What an interesting week! At work, my billable time was down, productivity was up, delegation was verbally doled out, and I got to write on several topics. It was like having a best week (except for the billable time thing), which doesn't come around that often.
Tim's week was filled with communication and productivity!
The writing done was not just this week's blog post. I also had a somewhat unique challenge of writing, interpreting, and communicating on a few inter-professional subjects.
The cool thing was I actually had some practical knowledge that I could share without having to do an exhaustive amount of research.
The charge on me was this: Help submit corporate qualifications for an IDIQ (Indefinite Delivery, Indefinite Quantity) request from a major metropolitan city.
For the first time ever, this city placed an overriding environmental requirement on their IDIQ projects. All projects would employ the principles of Complete Streets, Integrated Stormwater Management (iSWM), and Low Impact Development (LID).
I told you it was a cool thing!
Needless to say, I was happy to see the city’s bold environmental position. After all, project approaches like that are what most landscape architects try to practice whenever possible. And if allowed to use our skill set, we usually do a fine job designing with these principles. More times than not, a restrictive code dictating our every means is not necessary.
Contributing to my company's marketing effort was something I truly enjoyed. It was also with honor -- more than I will let on -- knowing that, with a company roster comprised mostly of engineers, it was my esteemed colleagues who came calling on the only landscape architect among the ranks to write the project approach.
Is this whole thing getting cooler or what?
With our IDIQ submittal, my writing task was to concisely demonstrate our company's professional command for applying those three elements -- Complete Streets, iSWM, and LID -- when completing the city's targeted projects.
The writing task was not the issue in my assignment. I like to write.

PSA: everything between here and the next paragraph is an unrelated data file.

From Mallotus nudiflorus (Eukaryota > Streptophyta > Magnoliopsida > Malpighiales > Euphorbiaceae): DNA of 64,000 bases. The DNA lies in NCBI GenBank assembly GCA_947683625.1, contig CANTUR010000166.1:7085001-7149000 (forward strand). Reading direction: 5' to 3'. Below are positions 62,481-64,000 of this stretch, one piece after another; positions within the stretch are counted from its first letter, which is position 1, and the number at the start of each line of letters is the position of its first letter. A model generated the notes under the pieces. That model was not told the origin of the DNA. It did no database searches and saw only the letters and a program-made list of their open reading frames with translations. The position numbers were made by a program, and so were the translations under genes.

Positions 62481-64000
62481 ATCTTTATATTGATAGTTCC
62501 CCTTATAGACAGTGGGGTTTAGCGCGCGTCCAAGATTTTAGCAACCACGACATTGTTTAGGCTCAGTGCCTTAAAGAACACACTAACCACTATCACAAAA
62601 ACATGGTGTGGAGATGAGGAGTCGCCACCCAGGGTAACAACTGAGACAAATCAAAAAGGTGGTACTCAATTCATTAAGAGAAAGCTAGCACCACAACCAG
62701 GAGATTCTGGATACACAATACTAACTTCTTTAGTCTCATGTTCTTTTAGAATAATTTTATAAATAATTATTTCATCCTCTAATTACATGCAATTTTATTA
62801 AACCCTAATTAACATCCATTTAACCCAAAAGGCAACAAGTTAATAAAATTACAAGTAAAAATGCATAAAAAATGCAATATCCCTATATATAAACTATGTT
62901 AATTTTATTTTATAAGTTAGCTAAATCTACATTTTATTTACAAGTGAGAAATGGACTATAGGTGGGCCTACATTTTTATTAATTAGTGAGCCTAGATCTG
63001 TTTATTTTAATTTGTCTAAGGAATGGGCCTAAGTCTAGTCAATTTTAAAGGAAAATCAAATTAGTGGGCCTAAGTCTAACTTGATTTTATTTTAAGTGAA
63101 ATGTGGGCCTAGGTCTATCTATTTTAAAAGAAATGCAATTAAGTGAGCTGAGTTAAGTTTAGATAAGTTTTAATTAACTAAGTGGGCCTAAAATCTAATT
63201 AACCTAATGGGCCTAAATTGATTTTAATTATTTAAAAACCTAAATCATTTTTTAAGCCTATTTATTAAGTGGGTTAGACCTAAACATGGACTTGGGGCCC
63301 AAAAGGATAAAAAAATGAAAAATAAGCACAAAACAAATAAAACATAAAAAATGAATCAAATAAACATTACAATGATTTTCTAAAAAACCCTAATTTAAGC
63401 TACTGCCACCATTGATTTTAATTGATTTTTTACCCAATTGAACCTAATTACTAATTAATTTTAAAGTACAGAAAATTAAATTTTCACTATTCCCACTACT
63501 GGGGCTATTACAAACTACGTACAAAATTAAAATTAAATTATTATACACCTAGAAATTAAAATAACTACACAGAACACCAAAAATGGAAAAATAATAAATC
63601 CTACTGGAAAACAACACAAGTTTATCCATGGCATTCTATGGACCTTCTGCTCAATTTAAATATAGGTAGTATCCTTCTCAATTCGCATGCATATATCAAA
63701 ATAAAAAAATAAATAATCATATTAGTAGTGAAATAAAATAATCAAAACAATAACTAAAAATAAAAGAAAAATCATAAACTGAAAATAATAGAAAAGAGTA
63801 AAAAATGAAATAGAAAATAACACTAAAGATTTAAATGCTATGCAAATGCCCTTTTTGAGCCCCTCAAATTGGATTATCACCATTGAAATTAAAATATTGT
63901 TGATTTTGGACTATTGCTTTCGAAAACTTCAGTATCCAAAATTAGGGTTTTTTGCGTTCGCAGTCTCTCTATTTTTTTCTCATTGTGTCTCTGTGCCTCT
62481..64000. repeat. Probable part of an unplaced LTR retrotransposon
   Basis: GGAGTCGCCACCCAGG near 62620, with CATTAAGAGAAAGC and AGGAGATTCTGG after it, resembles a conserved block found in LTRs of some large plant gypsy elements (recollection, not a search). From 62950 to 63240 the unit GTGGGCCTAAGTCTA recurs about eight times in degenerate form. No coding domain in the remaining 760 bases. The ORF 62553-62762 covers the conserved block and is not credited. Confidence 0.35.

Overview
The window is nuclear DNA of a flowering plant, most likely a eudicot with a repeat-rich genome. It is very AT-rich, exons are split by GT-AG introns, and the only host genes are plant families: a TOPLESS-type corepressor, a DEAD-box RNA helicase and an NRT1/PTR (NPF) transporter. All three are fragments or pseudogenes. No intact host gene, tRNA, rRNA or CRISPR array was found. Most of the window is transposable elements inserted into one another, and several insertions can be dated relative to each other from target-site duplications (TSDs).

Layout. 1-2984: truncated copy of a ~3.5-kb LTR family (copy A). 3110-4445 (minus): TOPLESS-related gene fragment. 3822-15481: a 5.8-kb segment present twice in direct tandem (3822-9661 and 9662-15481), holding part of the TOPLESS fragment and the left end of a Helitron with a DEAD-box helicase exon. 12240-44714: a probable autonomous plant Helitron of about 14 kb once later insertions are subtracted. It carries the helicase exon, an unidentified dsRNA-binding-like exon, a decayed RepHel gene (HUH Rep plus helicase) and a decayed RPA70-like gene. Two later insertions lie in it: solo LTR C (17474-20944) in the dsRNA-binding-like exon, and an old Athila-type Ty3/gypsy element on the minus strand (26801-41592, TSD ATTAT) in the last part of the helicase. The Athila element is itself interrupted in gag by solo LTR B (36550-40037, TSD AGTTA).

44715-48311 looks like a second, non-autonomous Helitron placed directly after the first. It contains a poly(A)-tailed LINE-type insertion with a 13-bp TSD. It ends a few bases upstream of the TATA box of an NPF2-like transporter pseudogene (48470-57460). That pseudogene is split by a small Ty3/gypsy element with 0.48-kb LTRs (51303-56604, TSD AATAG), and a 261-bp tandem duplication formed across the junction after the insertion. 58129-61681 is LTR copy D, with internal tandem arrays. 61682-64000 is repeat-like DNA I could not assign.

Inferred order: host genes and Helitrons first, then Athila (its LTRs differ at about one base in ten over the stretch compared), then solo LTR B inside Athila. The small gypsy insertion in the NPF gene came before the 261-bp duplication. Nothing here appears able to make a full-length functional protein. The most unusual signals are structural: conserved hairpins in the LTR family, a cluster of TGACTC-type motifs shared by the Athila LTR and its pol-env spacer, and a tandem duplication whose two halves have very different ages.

At my disposal was a wealth of web research and information for use in implementing those three development strategies. Like most of you, I, too, have read on each subject, have sat through many a training and educational seminar, and can actually cite and lay claim to a few designed CS-iSWM-LID projects that, in some capacity, actually got built.
So in writing the project approach, it seemed more time was spent ensuring plagiarism was not a part of what was being said!
The second challenge was entirely different from writing: We had to interpret the principles of three elements. And whenever one interprets, one negotiates. Sometimes only with oneself, other times with colleagues.
With all this week's talking and writing, I think I am safe in broadly stating that I have a clearer understanding that landscape architects approach, design, and interpret conservation and sustainability principles differently than most architects and engineers. Not to knock any one design profession, but we all approach the solution with a different perspective.
No big revelation there, I know!
If we try not to do -- or out-do -- each other's work, the entire design team might just be a part of something very special and rewarding; that is, if our position is expressed with confidence, we are resourceful in our solutions, and we lend a receptive, objective ear to other professionals.
That, my oh my, would be interpretation at its finest!
It was somewhere around that time that I realized the IDIQ writing and interpreting of the elements' principles had to be communicated effectively. I figured if I rambled on too much, I would risk losing my reading submittal audience.
Or, perhaps worse, lose any gained respect from my allied professionals and colleagues in communicating my interpretation of the writing challenge.
So I rewrote my project approach four times, and finally summarized with this:
"Our design responsibility to the community and environment warrant a professional diligence in protecting the public health and conserving natural resources. The practice of combining the elements of Complete Streets, ISWM, and LID are not always easy. It will take deliberate and concentrated efforts of many professions that endorse and embrace sustainable ideals and opportunities."
When achieved goals of Complete Streets, iSWM, and LID successfully benefit a project with a true application of environmental stewardship, so, too, can opportunities to write, interpret, and communicate those same benefits to all professions that impact the environment with their decisions.
My last statement in the project approach said this: "If simply communicated, success will more easily find the environmentally responsible projects."
I think yes!
And one other note on this holiday weekend:
Remember, the real Easter eggs are biodegradable; the plastic ones need to find a recycle bin when you're done with them.
Have a complete, impactful, and managed Easter weekend, y'all.
Tim May is a professional landscape architect and LEED AP for TNP in Forth Worth, Texas. He can be reached via email at firstname.lastname@example.org or by twitter at @TMay82